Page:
Noted first by New York Magazine yesterday afternoon, the New York Times finally took steps to close down an extremely simple workaround to the newspaper’s online paywall. One day after the paywall went live during March 2011, tech savvy users discovered that eliminating the “?gwh=numbers” phrase from the URL allowed anyone to continue reading beyond the allotted twenty free articles per month. After deleting that section of text, the user could simply reload the page and the payment call-to-action overlay would completely disappear from the page.
However, the Web development team at the New York Times took steps to eliminate that workaround. When asked about the tighter security, New York Times corporate communications vice president Eileen Murphy stated “When we launched our digital subscription plan we knew there were loopholes to access our content beyond the allotted number of articles each month. We have made some adjustments and will continue to make adjustments to optimize the gateway by implementing technical security solutions to prohibit abuse and protect the value of our content.”
Unfortunately for the New York Times, there are still plenty of ways to avoid the online paywall and continue to read articles for free. For instance, users can simply search for the article through Google search or a social media network like Twitter or Facebook. Article links that are clicked from a Google search results page or a tweet do not count toward the monthly limit that now stands at ten articles. The Google search method also works for the Wall Street Journal paywall.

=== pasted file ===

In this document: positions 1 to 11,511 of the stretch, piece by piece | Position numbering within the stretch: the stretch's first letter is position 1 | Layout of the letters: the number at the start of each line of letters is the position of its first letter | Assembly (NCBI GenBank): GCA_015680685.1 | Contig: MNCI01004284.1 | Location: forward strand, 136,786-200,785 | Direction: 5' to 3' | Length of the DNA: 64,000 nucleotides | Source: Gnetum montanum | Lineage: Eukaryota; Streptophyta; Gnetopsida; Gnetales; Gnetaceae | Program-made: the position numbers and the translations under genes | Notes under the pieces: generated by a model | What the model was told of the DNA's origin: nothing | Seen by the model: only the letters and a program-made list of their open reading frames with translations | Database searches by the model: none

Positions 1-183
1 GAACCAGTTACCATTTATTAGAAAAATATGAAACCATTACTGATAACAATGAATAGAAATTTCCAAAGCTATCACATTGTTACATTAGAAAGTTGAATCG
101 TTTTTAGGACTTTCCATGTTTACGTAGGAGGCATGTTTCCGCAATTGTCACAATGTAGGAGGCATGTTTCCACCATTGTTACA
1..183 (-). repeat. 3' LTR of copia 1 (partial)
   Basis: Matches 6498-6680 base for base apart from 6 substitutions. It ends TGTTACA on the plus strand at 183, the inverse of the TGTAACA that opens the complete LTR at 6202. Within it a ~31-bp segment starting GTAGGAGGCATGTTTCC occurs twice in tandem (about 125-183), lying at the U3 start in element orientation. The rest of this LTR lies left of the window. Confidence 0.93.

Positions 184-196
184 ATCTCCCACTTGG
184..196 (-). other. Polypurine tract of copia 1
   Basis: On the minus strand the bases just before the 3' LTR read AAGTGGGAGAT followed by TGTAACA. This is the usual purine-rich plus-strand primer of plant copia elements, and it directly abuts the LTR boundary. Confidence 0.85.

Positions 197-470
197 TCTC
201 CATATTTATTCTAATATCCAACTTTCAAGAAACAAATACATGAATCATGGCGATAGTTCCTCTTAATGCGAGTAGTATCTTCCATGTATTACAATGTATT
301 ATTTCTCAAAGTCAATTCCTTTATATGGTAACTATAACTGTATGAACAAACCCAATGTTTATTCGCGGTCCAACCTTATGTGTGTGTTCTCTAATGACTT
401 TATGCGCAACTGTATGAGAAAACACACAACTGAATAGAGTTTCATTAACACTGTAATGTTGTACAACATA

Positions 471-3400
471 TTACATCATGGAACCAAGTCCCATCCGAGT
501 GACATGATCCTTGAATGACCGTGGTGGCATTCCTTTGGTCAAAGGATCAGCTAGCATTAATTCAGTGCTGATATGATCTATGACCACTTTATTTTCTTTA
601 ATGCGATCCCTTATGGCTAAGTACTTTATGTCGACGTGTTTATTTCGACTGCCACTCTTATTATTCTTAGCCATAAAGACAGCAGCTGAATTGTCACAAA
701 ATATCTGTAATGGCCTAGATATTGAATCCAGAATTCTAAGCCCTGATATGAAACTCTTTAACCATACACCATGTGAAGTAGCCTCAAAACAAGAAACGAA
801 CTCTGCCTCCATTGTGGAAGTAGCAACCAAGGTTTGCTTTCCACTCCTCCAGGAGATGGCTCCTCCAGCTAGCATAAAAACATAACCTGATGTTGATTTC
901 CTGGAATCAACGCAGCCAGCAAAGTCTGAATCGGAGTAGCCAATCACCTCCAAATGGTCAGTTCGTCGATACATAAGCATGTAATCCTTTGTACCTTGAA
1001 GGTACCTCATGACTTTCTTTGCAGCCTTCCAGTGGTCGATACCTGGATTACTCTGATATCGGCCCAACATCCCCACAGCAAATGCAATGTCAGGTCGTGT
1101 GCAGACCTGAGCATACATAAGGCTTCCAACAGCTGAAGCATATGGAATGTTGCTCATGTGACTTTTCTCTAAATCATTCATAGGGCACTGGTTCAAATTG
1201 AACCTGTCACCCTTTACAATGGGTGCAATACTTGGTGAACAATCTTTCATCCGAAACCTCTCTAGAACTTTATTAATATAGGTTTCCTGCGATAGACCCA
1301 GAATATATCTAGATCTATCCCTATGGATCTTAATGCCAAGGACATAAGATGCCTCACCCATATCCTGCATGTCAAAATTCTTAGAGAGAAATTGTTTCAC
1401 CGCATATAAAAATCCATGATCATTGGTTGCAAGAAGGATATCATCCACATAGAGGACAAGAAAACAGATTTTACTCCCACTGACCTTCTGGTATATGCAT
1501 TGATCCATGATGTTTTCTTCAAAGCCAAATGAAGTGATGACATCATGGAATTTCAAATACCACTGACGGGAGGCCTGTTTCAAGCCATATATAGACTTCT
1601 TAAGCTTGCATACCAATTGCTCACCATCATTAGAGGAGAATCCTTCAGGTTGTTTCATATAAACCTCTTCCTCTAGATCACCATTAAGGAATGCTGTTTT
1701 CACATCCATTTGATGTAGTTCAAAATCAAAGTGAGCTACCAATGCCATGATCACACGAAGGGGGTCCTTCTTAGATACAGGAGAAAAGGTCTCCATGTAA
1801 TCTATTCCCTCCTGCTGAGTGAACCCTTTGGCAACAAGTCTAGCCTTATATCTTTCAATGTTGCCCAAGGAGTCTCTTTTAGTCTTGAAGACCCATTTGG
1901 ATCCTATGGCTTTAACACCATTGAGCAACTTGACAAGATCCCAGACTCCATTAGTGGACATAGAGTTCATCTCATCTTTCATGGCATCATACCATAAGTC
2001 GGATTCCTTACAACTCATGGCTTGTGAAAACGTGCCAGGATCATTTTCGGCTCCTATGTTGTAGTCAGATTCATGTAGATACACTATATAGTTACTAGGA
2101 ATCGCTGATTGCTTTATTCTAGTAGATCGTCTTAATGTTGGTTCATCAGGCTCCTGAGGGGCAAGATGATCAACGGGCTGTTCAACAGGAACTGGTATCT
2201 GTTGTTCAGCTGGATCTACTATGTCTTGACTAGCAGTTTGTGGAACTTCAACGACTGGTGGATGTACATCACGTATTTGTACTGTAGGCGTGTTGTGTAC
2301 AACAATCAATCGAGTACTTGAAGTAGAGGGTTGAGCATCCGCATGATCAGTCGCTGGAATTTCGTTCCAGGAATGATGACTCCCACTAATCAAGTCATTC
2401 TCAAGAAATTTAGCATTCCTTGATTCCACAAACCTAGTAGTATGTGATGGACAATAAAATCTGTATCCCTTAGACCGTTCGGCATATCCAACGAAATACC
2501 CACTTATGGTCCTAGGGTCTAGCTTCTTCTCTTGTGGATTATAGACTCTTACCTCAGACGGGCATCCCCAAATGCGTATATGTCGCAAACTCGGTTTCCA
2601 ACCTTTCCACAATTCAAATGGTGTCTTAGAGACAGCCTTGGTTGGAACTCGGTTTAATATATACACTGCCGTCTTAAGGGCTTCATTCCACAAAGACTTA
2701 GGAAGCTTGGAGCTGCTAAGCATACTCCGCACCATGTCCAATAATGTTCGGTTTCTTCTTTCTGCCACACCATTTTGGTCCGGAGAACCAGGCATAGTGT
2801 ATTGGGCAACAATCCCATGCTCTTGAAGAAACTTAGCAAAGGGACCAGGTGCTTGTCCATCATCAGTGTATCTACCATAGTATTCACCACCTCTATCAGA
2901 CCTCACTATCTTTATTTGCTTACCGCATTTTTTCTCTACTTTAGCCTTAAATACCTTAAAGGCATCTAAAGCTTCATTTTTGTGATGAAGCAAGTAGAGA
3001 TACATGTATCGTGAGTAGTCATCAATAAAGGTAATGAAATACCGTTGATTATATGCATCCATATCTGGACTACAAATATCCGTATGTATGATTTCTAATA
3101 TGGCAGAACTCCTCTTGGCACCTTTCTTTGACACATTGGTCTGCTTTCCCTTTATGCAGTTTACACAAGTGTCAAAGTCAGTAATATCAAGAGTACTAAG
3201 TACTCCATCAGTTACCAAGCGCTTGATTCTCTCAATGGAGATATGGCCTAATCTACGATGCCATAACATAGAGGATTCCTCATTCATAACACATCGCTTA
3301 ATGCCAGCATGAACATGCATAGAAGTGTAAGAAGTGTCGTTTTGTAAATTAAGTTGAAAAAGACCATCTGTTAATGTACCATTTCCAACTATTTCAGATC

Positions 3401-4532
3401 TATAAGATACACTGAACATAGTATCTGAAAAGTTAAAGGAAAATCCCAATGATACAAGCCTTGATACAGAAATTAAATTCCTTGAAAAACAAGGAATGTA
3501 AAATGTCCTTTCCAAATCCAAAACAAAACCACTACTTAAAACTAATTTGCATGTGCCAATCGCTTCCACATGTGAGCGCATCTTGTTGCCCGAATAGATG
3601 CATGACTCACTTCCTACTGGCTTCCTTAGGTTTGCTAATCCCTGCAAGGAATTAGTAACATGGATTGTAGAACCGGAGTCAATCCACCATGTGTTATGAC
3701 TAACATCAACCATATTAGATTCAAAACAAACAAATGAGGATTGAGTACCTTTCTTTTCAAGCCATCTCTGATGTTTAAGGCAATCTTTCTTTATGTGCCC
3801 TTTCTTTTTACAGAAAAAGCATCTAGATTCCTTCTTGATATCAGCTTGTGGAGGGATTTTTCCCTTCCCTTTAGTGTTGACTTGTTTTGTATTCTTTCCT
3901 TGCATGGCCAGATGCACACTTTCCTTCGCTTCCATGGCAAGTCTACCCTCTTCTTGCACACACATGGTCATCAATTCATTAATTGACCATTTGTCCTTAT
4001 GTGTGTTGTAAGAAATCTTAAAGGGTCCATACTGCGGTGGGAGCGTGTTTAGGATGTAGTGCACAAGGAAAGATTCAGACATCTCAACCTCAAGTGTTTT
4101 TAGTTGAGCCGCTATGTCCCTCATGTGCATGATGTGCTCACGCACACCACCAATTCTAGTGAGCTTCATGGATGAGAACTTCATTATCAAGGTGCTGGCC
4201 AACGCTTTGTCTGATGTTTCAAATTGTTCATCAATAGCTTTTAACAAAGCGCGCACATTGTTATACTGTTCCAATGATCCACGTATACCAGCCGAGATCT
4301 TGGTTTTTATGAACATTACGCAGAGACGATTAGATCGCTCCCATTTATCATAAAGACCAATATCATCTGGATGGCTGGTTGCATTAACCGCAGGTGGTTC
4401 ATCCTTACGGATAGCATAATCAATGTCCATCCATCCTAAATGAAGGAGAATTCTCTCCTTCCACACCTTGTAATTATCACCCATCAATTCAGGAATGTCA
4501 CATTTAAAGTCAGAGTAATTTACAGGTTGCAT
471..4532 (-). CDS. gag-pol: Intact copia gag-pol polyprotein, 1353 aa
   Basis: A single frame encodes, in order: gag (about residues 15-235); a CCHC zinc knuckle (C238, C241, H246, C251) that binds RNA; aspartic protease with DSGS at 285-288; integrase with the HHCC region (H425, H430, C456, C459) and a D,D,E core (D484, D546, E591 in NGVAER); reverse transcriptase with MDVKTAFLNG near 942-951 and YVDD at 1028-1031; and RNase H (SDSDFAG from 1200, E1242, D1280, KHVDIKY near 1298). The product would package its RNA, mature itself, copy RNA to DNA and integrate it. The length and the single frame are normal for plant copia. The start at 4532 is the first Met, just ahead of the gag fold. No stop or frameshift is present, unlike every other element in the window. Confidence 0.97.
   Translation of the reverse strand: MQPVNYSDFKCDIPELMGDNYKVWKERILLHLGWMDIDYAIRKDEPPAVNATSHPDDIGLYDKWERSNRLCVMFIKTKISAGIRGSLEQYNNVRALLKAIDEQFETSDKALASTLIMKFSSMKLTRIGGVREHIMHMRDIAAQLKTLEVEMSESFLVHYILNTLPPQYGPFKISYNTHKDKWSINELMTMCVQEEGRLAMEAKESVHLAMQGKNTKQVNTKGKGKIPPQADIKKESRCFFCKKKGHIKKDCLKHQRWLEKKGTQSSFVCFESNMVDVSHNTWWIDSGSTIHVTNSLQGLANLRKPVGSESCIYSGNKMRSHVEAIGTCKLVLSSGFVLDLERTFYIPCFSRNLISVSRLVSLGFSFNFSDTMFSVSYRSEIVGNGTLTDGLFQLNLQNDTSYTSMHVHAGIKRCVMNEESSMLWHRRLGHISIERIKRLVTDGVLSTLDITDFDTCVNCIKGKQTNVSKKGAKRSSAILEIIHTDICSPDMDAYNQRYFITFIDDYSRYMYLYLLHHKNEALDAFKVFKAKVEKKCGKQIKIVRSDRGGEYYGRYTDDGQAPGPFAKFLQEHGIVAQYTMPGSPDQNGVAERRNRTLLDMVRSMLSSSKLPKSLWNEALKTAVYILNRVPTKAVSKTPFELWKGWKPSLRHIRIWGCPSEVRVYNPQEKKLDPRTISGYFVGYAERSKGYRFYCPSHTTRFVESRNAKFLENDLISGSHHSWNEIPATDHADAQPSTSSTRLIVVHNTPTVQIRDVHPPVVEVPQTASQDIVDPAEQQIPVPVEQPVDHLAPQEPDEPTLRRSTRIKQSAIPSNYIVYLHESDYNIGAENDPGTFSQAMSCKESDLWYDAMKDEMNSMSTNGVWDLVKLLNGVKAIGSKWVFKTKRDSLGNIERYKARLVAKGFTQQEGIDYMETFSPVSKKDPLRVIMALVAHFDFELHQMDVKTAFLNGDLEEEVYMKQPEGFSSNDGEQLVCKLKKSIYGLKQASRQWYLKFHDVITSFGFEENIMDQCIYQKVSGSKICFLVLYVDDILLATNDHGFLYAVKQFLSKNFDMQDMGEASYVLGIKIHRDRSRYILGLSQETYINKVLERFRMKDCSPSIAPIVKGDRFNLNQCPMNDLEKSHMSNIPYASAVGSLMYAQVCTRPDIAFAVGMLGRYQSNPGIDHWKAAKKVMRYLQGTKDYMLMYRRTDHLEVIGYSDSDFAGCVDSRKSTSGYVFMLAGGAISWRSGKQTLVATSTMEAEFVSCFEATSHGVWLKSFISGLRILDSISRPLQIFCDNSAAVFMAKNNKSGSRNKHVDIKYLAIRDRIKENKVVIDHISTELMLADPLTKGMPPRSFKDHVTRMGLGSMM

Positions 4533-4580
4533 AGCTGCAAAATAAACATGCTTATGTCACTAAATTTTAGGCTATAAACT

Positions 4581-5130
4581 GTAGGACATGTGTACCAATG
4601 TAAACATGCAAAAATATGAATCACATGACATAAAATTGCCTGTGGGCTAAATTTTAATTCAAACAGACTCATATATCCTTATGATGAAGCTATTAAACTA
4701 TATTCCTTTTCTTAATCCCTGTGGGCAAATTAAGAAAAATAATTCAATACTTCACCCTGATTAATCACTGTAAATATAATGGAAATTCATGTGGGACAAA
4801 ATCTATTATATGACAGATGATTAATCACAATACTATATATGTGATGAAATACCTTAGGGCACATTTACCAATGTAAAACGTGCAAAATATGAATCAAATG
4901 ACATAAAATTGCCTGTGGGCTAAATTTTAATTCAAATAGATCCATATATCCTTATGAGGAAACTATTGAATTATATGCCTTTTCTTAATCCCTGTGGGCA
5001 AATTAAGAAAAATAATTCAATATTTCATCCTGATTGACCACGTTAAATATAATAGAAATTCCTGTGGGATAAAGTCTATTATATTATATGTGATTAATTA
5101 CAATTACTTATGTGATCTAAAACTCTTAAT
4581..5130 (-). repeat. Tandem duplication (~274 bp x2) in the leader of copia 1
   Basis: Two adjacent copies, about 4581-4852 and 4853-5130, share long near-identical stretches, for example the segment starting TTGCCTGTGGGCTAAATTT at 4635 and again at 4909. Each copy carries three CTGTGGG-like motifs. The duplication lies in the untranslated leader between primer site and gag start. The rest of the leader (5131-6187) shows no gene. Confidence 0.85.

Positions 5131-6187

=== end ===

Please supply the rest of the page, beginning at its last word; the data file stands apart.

In addition, users can use a private browsing window such as Google Chrome’s Incognito mode or Firefox’s Private Browsing mode. The cookies are deleted each time the window is closed, thus the New York Times can’t keep track of the number of articles that have been read during the month.
The user could also clear the browser cache to reset the 10-article limit, but that method will erase all saved settings for sites other than the New York Times.
Finally, the NYClean bookmarklet can strip the payment call-to-action overlay from a New York Times article. Rather than altering the URL or the cookies, the bookmarklet basically disables code that displays the overlay window. The developer that created that workaround also created similar bookmarklets for the L.A. Times paywall as well as the Globe and Mail paywall. Hypothetically, a tech savvy user could accomplish the same method by inspecting the overlay element on the page within Google Chrome and hiding it from view using the browser’s element panel.
While the New York Times has approximately 640,000 paying users at this point, it’s possible that the news organization could attempt to close more loopholes in order to spur increased growth. Compared to the subscriber number from the previous quarter, the total number of paying users has grown by about thirteen percent. At the base rate of $15-per-month for access to the New York Times on the Web and smartphones, this means the organization is pulling in a minimum of 115 million in revenue from digital subscribers. However, it’s likely that New York Times management wants to increase that figure dramatically to offset the decrease in readership of the print edition.